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From bioluminescent dresses to emoji pins, Intel struts its stuff at Fashion Week

intel curie fashion new york show 1
Intel has a problem. Hell, the entire computer industry has a problem: It’s woefully unhip.

Bill Gates, bless his brilliant mind, helped form an image in America’s collective unconscious of what programmers should look like, a mental picture hasn’t shifted from the pocket protector despite the fact that most modern tech CEOs dress like ordinary folks — think Mr. Roger Federer, not Mr. Rogers.

Still, gadgets are for geeks … right? Not so fast, explains Intel.

“Tech and fashion are really at the heart of modern culture,” said Sandra Lopez, vice president of Intel’s new devices group. Tech touches all of our lives, everything we do during every minute of every day, she told Digital Trends. How best to convey that? “How do you bring the ecosystem together, specifically fashion and technology? It’s about the combination, the blend of style, function, and form.”

At an event at New York Fashion week, Lopez and her team set out to showcase what’s possible when fashion and tech collide. Along the way they set out to highlight the power of Intel’s Curie module, a system-on-a-chip, or all-in-one embed module with memory, processors, sensors and all, that’s little bigger than the eraser on a pencil.



On the runway, Intel showed off a fresh collaboration with Becca McCharen, founder of the design house Chromat. Chromat’s models walked the runway in the Lumina collection, inspired by color theory and bioluminescence. Thanks to hand wraps that integrate Intel’s chips — they look sort of like the protective sleeve an archer would wear — the model’s dresses glow and change color, a reaction to the movements of the model’s hands. Algorithms control the exact nature of the glow response, Lopez explained: “A lot of this stuff is being worked on real time.” Last year at Fashion Week, Chromat showed a Curie-powered dress that expands into a menacing shape when the module senses adrenaline, to mimic a living creature’s fight-or-flight response.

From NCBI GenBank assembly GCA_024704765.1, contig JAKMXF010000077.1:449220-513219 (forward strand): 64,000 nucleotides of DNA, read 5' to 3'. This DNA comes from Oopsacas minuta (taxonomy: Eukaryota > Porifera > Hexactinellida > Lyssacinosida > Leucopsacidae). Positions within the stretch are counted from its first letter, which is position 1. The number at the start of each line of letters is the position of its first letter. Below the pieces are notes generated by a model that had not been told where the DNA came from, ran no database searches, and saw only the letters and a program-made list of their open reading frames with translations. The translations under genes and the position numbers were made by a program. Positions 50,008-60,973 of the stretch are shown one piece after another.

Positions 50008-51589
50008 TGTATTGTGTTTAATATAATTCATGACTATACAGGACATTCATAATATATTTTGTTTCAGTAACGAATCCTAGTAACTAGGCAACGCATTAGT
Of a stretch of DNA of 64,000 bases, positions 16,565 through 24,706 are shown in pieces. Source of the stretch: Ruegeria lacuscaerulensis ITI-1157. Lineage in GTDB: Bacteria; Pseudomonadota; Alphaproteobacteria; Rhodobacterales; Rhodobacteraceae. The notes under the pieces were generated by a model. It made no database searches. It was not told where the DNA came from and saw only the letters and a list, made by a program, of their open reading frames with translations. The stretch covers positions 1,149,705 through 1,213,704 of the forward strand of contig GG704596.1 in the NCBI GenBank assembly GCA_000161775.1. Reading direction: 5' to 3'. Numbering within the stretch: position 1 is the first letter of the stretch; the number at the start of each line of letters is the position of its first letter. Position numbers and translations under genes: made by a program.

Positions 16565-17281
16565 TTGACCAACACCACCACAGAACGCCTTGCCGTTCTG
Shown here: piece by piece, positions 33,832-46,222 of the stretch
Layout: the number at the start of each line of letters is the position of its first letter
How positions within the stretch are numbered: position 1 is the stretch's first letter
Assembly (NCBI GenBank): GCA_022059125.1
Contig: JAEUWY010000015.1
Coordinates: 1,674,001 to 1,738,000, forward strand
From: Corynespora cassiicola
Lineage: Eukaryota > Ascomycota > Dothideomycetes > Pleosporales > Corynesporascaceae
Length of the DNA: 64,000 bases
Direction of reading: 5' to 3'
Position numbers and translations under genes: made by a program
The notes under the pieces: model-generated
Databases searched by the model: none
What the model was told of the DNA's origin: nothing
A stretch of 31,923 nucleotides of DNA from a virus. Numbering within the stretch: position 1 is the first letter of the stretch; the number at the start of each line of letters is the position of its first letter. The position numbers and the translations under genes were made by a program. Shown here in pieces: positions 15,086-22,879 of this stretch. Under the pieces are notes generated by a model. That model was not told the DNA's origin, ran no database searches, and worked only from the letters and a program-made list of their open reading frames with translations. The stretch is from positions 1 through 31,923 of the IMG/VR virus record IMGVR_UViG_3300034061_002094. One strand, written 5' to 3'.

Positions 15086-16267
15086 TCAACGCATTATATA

Off the runway, select fashion influencers will sport pins adorned with emoji — unicorns, diamonds and so on — that track location, step counts, movement, and more, thanks to accelerometers and gyroscopes in the Curie chips.

“Consumers want to know a day in the life of a fashion influencer. There’s a preconceived notion that it’s a glamorous life, but in reality they’re running from show to show to show,” Lopez said.

Pins are hot now in the fashion industry, as are emojis. Coupling the two trends with new functionality, marrying them, brings meaningful new context, she said.

Like the bizarre garments we see on runways, none of which are actual products a consumer might wear, Intel’s designs are more proof of concept than finished product – designed to inspire and show what’s possible, Lopez said. The company will highlight new partners in the future, however, to show even more ways that eraser-sized silicon chip can transform fashion and culture.

“It’s a brain. It’s a mini computer. The possibilities are endless.”

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